Here again, I find that the conservatives, through their incapacity or unwillingness to differentiate between speculation and enterprise (another moral judgment that has to be made), do more damage to a society’s well being than "Birkenstock liberals." Indeed, much of the ill effects of industrial capitalism that the "Birkenstock liberals" protest against, are actually driven, at base, by the demands of financial capitalism that arise from the failure to differentiate between speculation and enterprise.

 

You must have Javascript enabled to use this form.

Tony, that's just plain incorrect

Some of the founding fathers were conservatives and Barry Goldwater, probably the first "mainstream" modern conservative politician was Pro-choice and Pro equal rights.

Here is the wikipedia article on the history of conservatism in the U.S. and there is a long history, it switching parties and 7 different types of conservatism.

Now I also have to caution, once again we have people on EP from many different views and most interesting, different slants and perspectives on economics and finance.

But we're all here talking about the specifics on what economic policy does what, who is bought and paid for, what needs to happen to turn the U.S. around economically...what kind of real effect will x legislation have, what's missing and so on.

I just do not want this site to be a "divider" and so far I think it's been pretty good about staying on the topic of econ and allowing a place for civil discussion and no name calling for the most part.

Let's keep it that way.

You must have Javascript enabled to use this form.

Disagree on Goldwater

I disagree. Goldwater was pro-choice and pro-equal rights more for political expendiency, and those platforms sounded rather peculiar given many of his other farout and wacky stances.

If you ever come in contact with anyone who worked for General Goldwater, you might have a dramatic change of mind in this matter.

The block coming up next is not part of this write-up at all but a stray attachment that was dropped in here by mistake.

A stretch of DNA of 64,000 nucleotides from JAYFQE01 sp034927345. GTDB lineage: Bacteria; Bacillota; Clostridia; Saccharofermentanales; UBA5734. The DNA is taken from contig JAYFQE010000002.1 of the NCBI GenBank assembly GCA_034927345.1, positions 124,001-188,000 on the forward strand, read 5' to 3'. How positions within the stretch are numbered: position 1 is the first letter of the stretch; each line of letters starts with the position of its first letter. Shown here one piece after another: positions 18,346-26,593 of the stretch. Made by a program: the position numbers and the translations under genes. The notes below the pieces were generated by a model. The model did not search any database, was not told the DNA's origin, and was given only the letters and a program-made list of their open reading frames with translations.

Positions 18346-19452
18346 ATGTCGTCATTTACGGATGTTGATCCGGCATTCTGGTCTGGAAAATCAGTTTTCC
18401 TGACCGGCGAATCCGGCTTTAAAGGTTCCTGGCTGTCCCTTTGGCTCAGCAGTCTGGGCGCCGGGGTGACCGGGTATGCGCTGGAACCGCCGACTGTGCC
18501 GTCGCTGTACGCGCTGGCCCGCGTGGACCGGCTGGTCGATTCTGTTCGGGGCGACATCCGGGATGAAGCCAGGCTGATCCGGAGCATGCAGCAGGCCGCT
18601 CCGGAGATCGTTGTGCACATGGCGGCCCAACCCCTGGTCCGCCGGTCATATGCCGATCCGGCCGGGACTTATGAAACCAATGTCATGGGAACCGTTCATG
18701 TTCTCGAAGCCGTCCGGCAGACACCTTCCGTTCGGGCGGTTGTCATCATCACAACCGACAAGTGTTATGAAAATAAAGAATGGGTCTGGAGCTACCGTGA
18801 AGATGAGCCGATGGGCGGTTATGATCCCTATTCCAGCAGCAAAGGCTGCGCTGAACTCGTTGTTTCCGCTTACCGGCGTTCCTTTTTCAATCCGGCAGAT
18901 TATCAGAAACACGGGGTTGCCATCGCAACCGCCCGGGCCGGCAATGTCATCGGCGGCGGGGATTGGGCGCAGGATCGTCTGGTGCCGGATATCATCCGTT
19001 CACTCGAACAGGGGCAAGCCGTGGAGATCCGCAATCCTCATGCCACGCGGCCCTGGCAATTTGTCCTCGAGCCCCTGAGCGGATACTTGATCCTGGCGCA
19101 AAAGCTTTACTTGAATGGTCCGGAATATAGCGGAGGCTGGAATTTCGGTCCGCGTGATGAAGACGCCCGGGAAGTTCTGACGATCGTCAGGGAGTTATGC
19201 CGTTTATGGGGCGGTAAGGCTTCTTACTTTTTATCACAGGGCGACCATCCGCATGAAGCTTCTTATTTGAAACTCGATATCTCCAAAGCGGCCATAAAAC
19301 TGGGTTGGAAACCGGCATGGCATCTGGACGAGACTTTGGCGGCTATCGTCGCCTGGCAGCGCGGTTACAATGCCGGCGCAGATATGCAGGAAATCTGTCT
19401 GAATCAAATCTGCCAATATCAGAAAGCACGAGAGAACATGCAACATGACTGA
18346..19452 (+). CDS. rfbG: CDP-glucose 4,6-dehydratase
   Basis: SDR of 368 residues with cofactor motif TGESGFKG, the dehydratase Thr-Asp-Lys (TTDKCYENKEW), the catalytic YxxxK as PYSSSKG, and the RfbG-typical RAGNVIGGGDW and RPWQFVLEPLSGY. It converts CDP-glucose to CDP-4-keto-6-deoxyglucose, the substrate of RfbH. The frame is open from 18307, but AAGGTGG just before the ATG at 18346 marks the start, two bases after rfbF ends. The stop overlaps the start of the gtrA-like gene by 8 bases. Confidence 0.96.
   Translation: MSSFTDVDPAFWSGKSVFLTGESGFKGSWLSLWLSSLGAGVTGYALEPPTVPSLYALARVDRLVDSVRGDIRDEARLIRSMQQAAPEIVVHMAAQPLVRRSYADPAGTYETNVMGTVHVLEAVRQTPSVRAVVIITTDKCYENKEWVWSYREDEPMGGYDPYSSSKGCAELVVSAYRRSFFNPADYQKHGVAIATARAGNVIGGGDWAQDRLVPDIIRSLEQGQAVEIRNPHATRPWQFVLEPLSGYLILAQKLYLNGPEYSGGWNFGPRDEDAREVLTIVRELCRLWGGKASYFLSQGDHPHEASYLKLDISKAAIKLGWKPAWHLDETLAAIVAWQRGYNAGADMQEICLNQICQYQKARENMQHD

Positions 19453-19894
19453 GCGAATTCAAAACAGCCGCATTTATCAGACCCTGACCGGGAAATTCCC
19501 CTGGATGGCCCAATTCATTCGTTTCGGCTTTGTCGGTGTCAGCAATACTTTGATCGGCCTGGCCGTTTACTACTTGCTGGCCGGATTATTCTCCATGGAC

You must have Javascript enabled to use this form.

well, not an expert

but from what I've read and seen he got a lot of shit for it and grumbled intensely, hated the fact that whole Church group/anti-women/anti-gay people grabbed hold of the conservative movement. It's in his documentary Mr. Conservative as well as a host of other documentation.

What's my point? My point is I see every damn day things like "we must have limited government, government is the problem" and then I see "those teabaggers are wacko nut jobs" and "those Progressives are socialists" and on and on and on.

It's literally empty. Seriously, it reminds me of the Dr. Suess's The Sneetches.

and it's also beliefs, philosophies and it's all so stupid and black and white and derisive.

I think the point is to divide people frankly.

But most importantly, most important of all, is it is not focused on actual details per issue, per policy.

Let's take "Stimulus" as an example. Ok, now I'd say the "left" is pretty "Pro Keynes" and the right believes Keynes doesn't work...

but he's the deal. The Stimulus was NOT Keynes theory implemented! Then, Keynes is for domestic economies, there is no way Keynes works when one is offshore outsourcing U.S. taxpayer (public expenditures) overseas as direct spending.

So, we have talk shows and the usual fires arguing over something that is not even valid or understood.

I can point to free trade, free markets as another example...supposedly the cure all for self professed conservatives.

Well, U.S. trade policy is no way, shape or form is the actual theory of free trade, not even close. All one has to do is look at the preferred status of emerging economies and see they can set tariff schedules where other nations can't or just look at national VATs...to know this is simply not the theory at all.